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Doubt with guitar lowered one tone

David Lee Jones

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Hello forum!

For some time now, in addition to playing, I've been singing and, just as I sometimes use the capo to transpose songs by raising the pitch, I have the need to lower it. Usually a tone, and sometimes a tone and a half.

What I usually do when lowering it is just to transpose it directly. But, of course, that implies certain limitations that are out of the question. So I have thought about having a guitar (acoustic) that is always lowered one tone with respect to the standard tuning. That is to say, that the sixth string is in D and not in E.

With this context, I would like to read opinions and advice from people who have opted for this possibility and who can recommend me things like the length of the neck, the body of the guitar, the thickness (and even brand) of the strings. And also, if relevant, also some specific brand or model.

My most usual styles with the acoustic are blues, folk, rock and pop.

I hope I'm not overlooking anything. Any information you see missing and necessary, just let me know and I'll include it. Thank you very much in advance.


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I keep all 3 of my guitars (SJ200, H'Bird and J45) in DGCFAD and have for decades.  Don't play with others often, but sticking a capo on the 2nd fret to match their standard tuning doesn't seem to cause confusion.  I had to tweak the truss rod on the SJ200 once with a set of Light strings. Other than that - no issues.  Started doing it to decrease the tension (easier on the neck and fingers)  but now only keep it up because I really prefer the tone and the lower range for singing.   Need a bit stiffer pick.  First set of strings that really stood out - after countless experiments - Elixir Nano Phosphor Bronze  .12 - 53s.    But, just like every guitar is different - every player is,  not to mention their ears !   G'Luck !!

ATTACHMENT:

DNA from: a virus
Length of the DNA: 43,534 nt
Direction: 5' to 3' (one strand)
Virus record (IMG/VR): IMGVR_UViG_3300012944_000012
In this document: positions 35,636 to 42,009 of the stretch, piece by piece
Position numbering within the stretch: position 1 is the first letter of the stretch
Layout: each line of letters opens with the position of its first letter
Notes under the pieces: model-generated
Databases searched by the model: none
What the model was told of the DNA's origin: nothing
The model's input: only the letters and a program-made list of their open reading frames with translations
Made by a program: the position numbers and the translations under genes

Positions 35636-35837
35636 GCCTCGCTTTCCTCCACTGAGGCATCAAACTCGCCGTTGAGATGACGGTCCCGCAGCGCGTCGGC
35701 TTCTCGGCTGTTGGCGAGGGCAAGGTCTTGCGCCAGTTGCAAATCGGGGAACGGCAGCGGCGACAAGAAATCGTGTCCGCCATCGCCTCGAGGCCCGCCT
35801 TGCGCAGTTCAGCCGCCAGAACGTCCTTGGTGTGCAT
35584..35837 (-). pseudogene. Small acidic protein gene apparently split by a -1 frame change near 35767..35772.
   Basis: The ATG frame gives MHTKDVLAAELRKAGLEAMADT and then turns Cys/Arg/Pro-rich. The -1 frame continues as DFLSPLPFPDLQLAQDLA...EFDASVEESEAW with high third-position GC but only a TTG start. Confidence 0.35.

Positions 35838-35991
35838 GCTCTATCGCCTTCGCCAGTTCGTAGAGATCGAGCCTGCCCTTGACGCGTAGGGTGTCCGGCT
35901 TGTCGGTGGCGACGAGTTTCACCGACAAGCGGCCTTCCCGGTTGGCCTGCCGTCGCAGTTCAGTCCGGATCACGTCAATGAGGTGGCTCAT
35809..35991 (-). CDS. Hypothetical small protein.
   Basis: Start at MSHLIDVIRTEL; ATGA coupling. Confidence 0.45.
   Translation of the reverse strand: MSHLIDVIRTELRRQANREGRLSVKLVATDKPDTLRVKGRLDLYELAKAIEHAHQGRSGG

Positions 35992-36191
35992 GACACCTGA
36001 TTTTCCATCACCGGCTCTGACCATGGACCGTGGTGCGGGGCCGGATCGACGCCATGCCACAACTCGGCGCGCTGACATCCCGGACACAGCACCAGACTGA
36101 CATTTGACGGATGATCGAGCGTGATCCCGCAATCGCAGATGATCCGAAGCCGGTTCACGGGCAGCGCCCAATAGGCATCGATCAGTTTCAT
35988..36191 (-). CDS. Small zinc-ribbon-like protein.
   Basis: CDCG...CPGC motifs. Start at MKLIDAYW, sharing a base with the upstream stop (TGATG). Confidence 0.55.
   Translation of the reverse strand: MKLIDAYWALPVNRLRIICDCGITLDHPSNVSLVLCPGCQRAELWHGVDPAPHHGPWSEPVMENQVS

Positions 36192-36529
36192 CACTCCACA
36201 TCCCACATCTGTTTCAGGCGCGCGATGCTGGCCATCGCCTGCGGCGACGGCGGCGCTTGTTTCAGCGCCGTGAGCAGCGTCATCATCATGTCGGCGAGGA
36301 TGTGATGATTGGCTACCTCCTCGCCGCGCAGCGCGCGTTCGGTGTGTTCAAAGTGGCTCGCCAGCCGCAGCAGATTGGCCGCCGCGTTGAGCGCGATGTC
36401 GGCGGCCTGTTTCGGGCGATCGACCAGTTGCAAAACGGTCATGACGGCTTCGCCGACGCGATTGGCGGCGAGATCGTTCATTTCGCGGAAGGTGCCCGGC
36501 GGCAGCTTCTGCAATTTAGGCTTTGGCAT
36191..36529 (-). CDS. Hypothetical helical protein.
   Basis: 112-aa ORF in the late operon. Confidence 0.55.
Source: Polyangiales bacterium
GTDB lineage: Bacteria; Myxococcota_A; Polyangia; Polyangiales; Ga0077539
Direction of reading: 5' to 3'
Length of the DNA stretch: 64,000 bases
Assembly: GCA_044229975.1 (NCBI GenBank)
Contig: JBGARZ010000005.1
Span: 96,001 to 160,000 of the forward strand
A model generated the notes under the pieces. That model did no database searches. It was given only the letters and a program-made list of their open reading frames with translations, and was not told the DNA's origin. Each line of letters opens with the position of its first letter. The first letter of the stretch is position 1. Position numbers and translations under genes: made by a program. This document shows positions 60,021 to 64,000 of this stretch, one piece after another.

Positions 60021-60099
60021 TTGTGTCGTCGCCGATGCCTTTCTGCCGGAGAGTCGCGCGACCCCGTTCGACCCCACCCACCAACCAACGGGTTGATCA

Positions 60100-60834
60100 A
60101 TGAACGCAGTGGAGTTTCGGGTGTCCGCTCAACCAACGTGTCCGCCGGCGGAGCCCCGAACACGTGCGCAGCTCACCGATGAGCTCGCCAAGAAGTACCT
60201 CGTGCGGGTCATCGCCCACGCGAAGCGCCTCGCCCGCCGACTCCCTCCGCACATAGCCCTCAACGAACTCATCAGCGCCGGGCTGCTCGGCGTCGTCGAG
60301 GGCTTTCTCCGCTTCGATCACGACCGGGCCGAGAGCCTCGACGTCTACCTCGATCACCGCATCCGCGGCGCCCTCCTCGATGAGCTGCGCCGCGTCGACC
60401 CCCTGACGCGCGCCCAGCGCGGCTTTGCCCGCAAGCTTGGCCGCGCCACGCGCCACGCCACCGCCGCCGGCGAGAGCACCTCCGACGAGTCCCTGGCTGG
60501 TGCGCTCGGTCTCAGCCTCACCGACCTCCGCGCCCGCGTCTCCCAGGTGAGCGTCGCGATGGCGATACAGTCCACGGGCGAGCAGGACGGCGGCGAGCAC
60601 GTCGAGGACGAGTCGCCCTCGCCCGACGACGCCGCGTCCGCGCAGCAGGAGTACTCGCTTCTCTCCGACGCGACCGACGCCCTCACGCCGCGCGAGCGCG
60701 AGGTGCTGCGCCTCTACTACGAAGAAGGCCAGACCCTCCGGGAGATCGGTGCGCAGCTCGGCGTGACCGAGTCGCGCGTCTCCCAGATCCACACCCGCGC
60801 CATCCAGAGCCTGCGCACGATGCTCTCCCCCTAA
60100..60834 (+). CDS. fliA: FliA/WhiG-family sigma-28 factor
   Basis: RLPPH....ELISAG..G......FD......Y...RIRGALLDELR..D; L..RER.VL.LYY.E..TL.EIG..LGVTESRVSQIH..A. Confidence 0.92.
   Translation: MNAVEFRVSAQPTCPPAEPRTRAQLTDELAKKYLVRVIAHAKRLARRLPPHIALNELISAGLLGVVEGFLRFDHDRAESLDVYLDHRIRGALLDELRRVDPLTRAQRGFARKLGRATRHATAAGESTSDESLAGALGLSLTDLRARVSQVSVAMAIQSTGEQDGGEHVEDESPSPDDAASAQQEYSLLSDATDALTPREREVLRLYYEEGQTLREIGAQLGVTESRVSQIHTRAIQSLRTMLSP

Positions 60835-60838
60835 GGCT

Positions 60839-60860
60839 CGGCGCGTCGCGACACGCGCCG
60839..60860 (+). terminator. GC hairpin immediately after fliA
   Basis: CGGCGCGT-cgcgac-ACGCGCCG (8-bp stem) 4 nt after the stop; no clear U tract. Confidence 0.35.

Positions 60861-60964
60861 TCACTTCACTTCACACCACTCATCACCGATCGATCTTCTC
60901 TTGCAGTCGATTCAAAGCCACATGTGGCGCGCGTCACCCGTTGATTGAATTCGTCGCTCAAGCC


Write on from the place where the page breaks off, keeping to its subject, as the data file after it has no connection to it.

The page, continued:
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Hi - just tune down and go from there, no big deal. If some buzzing appears (which probably won't happen) give the tr 2 minutes toward the treble side tuners.

                                               Have Fun

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Sounds like you are overthinking it all.  While I have never subjected the music loving world to my voice, while I keep my 12 stringer tuned down 1 1/2 steps as it is a matter of survival, I often keep my 6 stringers tuned down a whole step or depending on what key I am playing in go with Drop D or Open G6 tuning because it frees up my left hand and I like the sound.  I have yet to find a guitar no matter what the scale, body shape, or whatever that has proven an exception to the rule.

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 Have been tuning most of my acoustics down 2, D Standard, for many years with no problems. It is easier on old guitar necks too. I first heard of it learning some Lightning Hopkins tunes...he supposedly tuned down 2.

The only guitar that didn’t like tuning down was my (short scale) Martin 000-28EC.....which stays in standard tuning and actually feels a lot like the other long scale guitars tuned down!




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